article International Politique

Macron outplays the UN on Libya

Macron outplays the UN on Libya 9 août, 2017

In July, Emmanuel Macron hosted talks between Haftar and the Government of National Accord (GNA) in Tripoli for them to come to an agreement of sorts on how to reunite the country, while fighting terrorism. Are we witnessing different kind European imperialism led by the France?

In December of 2015 the United Nations in accord with its security council members recognised the Government of National Accord (GNA) as the legitimate government of Libya. The GNA controls the Western parts of the country, but has been rocked with violence from different breakaways factions and the Islamic State.

Meanwhile in the East, Field Marshal Khalifa Haftar’s (until-know) illegitimate army has been under pressure by the UN but supported by several Arab states. Egypt has repeatedly carried out air rides against IS targets and Haftar opponents inside the territory. Things have now changed to the Marshal’s benefit.

The European Council has agreed to try to establish refugee camps inside Libya to vet the refugees wanting to come to Europe. For these camps to be set up there needs to be a government with solid institutions which can operate and protect them – with EU support. In July, Emmanuel Macron hosted talks between Haftar and the GNA in Tripoli for them to come to an agreement of sorts on how to reunite the country, while fighting terrorism.

Haftar: from foe to friend

The most important outcome of the meeting was the integration of Haftar into the international community. Moreover, relations improved between the two rival Libyan factions. Although, the country still doesn’t lacks a constitution, it’s is moving closer to reunification. But for who will hold the ultimate power and become President is still the most important question. Tensions between the GNA and Haftar’s army has thus far remained, but clashes are less intense. Nevertheless, raids on the relevant army barracks regularly take place. These are carried out by the GNA, Haftar supporters, the Islamic State or from different breakaway factions inside all of these groups. Everyone is still fighting.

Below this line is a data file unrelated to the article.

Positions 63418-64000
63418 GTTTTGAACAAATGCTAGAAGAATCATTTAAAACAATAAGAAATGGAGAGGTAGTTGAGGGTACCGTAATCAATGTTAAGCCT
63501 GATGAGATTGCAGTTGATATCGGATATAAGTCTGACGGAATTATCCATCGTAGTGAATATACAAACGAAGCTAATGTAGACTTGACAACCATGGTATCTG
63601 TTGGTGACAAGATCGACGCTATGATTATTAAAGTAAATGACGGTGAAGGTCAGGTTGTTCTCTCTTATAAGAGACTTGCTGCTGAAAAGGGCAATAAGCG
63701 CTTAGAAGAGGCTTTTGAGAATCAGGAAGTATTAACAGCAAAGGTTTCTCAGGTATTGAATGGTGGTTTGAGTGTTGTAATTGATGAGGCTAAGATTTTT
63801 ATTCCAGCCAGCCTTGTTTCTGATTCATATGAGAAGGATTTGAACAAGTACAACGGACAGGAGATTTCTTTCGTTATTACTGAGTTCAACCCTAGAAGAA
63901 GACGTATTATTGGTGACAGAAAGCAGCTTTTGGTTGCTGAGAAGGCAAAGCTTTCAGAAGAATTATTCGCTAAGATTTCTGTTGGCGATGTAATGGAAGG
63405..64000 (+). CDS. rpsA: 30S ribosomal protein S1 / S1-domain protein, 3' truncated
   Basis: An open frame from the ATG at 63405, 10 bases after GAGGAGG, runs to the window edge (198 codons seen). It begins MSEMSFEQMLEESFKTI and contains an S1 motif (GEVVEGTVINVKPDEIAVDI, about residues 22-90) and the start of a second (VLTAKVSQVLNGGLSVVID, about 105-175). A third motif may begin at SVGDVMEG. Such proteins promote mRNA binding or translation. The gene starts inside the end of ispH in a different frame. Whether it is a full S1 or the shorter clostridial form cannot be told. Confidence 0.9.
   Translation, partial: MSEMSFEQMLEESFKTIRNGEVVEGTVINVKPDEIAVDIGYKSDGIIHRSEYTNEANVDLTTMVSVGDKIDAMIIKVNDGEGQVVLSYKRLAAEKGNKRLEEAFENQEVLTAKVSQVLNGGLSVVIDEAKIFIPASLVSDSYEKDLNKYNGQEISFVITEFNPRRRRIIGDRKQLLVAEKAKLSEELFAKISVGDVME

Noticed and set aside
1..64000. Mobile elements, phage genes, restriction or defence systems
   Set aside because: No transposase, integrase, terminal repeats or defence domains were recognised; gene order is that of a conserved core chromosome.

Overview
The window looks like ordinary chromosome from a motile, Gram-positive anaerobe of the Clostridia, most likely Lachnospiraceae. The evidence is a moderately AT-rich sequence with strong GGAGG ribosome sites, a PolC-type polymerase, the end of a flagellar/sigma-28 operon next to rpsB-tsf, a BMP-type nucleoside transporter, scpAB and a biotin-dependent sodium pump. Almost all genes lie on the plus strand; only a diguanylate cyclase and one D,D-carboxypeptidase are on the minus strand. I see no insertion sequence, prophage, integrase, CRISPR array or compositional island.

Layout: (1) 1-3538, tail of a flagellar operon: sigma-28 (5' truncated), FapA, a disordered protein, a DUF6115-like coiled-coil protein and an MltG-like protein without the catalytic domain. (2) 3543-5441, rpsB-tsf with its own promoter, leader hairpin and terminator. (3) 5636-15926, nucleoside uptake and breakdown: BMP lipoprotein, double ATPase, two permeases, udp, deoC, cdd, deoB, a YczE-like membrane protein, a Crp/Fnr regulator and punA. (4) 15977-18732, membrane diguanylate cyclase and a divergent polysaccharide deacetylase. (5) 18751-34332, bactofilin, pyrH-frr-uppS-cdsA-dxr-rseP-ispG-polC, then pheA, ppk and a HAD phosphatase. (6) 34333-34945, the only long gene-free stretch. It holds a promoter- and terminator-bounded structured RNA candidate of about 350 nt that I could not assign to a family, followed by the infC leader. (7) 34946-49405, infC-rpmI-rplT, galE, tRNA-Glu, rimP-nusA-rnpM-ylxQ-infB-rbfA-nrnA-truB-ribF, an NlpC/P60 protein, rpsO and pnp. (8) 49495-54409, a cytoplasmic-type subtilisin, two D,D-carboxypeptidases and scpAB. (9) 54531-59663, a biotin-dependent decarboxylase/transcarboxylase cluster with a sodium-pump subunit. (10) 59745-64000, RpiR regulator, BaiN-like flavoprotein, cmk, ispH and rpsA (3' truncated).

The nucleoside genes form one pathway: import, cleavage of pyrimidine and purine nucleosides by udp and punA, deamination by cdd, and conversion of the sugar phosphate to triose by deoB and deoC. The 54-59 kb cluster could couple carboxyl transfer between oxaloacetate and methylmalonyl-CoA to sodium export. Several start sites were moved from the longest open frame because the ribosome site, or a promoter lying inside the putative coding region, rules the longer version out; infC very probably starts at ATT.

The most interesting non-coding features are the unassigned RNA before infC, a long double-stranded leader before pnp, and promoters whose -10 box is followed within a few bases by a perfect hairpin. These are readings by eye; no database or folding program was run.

However, the EU has become keen to divert migrants and refugees on the way to Europe to other parts of the South and East so to let non-member governments handle the issue. Xenophobia and radicalism have been on the rise in the European countries and for the liberal leaders to remain in power it’s essential to avoid another refugee crisis inside the Schengen zone.

State-creation in Libya

Libya still remains a fragile state with two governments in opposition to each other. Foreign political manoeuvring and pressure on Libya is needed for it to unite, weather through democratic election or just putting up a hard-man in power who isn’t refrained from using force. That would be Field-Marshal Haftar, who could very-well become just another Gaddafi.

Where are the European Union norms which it so reverberates and are laid-down in its treaties? How can a democratic election take place where there are two rival governments, and the threat from the (weakened) Islamic State remain? Are we witnessing different kind European imperialism led by the France?

 

Noel Daniel Vig is the Editor-in-Chief of Eyes on Europe and master student at the Institute for European Studies.

*This article also appeared on The Maghreb and Orient Courier with minor modifications.

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